The closure of the women’s charity, Eaves: high rents, no funding for core costs, and poor commissioning

It was with great sadness that I heard last week of the closure of another charity, this time the women’s organisation, Eaves. Eaves worked with the victims of trafficking, prostitution, and sexual violence. It offered housing and employment services as well for women in contact with the criminal justice system. Within each area of work Eaves provides frontline support and advocacy as well as undertaking lobbying and campaigning.

Eaves was founded in 1977. Amongst its projects were:

  • the Poppy project which supported women victims of trafficking. It helped 45 women bring their traffickers to justice obtaining combined sentence of 423 years.
  • the London Exiting Advocacy project for women exiting prostitution.
  • the Alice project which prevented homelessness for 294 women this year, women with multiple and complex disadvantages.

Eaves blamed the closure on high rents, a funding base that did not cover core costs, and the tragic illness, and subsequent loss, of its inspirational chief executive, Denise Marshall.

Unlike Kids Company, Eaves took the action that a well governed organisation should take when faced with a worsening financial outlook. They diversified its funding base, increased donations, cut costs, and moved offices, but it wasn’t enough.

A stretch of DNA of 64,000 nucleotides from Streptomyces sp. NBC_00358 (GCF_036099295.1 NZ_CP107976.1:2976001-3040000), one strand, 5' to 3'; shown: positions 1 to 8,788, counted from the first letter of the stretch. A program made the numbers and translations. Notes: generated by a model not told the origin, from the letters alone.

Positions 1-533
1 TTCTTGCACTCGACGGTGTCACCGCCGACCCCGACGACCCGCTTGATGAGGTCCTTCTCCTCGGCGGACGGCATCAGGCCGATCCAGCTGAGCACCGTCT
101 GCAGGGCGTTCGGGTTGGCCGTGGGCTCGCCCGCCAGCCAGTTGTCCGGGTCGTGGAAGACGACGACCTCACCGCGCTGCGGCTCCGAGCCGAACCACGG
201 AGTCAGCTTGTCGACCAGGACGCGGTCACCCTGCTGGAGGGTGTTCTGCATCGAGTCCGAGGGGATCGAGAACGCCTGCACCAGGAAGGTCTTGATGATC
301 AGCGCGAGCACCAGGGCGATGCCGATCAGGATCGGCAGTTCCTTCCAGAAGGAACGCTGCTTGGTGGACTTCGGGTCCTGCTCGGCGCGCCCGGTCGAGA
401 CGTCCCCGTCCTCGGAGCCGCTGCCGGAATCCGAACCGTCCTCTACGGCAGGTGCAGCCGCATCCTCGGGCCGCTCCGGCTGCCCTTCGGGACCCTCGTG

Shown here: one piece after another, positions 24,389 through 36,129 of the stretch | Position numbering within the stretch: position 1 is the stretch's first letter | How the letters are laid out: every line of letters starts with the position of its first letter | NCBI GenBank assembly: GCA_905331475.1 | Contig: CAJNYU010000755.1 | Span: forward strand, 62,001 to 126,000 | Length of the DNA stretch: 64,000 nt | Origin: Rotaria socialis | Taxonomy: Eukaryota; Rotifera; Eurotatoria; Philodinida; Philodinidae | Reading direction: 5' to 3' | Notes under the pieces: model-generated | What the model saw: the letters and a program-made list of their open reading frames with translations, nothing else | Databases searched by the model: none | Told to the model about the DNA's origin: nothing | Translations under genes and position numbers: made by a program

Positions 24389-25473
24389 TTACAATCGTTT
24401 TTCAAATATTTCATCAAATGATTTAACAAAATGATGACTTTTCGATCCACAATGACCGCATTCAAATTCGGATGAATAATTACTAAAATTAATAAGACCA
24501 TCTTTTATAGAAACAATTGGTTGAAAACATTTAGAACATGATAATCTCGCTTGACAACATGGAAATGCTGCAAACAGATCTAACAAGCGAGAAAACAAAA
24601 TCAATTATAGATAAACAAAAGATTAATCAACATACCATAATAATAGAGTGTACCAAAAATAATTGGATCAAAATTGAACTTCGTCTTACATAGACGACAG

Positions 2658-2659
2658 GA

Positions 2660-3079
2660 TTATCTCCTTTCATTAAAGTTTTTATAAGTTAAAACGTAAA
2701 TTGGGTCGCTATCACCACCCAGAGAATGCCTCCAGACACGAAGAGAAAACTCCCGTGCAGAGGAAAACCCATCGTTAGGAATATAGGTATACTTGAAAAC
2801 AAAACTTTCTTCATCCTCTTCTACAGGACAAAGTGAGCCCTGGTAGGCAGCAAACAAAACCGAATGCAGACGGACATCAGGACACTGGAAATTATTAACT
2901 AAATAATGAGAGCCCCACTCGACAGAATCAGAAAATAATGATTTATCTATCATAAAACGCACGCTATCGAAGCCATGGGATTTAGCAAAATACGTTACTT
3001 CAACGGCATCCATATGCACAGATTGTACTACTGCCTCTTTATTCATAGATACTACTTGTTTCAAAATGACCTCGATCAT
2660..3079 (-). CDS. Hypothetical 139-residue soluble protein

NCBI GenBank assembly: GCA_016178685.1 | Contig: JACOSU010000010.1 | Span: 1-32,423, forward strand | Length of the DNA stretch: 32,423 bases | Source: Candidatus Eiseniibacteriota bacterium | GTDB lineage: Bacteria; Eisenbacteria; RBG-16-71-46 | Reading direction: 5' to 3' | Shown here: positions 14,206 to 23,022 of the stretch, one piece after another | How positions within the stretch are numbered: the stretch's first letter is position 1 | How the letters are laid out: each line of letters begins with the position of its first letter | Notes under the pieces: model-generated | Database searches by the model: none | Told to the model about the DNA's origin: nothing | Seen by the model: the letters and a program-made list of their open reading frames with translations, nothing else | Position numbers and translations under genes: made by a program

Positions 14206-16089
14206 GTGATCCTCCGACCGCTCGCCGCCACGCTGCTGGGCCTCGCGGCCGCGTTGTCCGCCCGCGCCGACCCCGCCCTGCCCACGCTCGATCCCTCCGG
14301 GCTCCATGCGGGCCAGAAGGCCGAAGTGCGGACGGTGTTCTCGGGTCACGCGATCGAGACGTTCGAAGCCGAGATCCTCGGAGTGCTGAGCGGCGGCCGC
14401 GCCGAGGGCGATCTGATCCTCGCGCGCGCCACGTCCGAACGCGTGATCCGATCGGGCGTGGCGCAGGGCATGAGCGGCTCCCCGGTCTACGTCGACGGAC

Eaves was a very special charity, yet there is nothing special about its demise, especially for a women’s organisation.

In a statement on its website, Eaves says that “it is not purely and simply cuts that are at play. It is abysmal commissioning whereby commissioners either do not know or do not care what they should be looking for or how to assess a bid other than by lowest unit cost with no regard to quality. This is evidenced by the fact that large, generic, non-specialist organisations are winning tenders, expanding, accumulating vast reserves, and specialist, smaller organisations with 40+ years of history with high levels of self referrals from women (a sure sign of the value of the service to the women) – are shrinking and having to use their scarce reserves to survive.”

Once a service or an organisation has gone, it is gone forever. We might lament the closure of organisation’s like Eaves, but the people who will feel it most are those who have relied on it to turn around and even saved their loves.


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